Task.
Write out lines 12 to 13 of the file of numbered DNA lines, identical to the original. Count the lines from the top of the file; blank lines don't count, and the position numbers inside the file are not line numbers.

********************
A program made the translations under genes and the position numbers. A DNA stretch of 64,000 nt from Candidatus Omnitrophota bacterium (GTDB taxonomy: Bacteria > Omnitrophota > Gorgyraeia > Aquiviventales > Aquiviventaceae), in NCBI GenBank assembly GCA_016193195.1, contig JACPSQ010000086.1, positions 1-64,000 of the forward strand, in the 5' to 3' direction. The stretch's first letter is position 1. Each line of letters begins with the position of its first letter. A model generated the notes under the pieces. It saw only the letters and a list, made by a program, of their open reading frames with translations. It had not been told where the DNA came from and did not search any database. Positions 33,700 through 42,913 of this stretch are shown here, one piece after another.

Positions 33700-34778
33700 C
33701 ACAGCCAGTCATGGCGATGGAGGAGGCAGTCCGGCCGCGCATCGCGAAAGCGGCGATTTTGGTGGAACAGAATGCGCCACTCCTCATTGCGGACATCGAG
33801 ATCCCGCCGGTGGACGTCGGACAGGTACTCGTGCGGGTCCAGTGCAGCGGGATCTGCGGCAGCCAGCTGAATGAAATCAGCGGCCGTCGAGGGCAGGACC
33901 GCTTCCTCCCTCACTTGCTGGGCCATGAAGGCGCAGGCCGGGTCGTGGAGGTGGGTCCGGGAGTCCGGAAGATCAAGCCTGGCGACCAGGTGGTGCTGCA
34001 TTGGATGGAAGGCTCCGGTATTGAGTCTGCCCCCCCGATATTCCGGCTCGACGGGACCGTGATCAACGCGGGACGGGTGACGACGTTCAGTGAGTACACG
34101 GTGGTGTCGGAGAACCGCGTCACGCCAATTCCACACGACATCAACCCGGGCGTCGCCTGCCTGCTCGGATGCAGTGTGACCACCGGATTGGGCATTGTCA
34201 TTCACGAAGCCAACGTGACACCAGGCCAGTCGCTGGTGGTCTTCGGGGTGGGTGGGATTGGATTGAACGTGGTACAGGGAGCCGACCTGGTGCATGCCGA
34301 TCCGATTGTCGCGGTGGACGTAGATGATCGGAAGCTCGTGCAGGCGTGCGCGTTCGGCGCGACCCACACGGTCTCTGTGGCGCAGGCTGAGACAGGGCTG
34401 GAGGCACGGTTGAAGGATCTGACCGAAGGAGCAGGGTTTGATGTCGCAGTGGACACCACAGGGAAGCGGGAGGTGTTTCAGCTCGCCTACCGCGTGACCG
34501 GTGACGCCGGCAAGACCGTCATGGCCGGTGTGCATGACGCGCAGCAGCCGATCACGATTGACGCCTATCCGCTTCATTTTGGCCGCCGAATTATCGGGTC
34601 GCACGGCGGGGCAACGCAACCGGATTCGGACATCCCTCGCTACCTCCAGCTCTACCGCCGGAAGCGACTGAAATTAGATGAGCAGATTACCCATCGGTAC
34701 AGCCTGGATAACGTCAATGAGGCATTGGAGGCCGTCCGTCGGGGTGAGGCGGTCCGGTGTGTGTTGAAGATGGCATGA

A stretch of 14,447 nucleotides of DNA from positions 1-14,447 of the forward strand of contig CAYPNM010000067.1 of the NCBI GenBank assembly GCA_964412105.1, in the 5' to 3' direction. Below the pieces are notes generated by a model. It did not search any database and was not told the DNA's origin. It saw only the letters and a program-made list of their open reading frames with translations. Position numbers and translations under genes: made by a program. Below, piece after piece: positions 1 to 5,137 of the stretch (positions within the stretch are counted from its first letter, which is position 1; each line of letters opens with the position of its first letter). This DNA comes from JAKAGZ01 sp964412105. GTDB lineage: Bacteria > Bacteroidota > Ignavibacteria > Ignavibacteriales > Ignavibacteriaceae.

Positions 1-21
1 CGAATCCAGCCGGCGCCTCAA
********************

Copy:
34501 GTGACGCCGGCAAGACCGTCATGGCCGGTGTGCATGACGCGCAGCAGCCGATCACGATTGACGCCTATCCGCTTCATTTTGGCCGCCGAATTATCGGGTC
34601 GCACGGCGGGGCAACGCAACCGGATTCGGACATCCCTCGCTACCTCCAGCTCTACCGCCGGAAGCGACTGAAATTAGATGAGCAGATTACCCATCGGTAC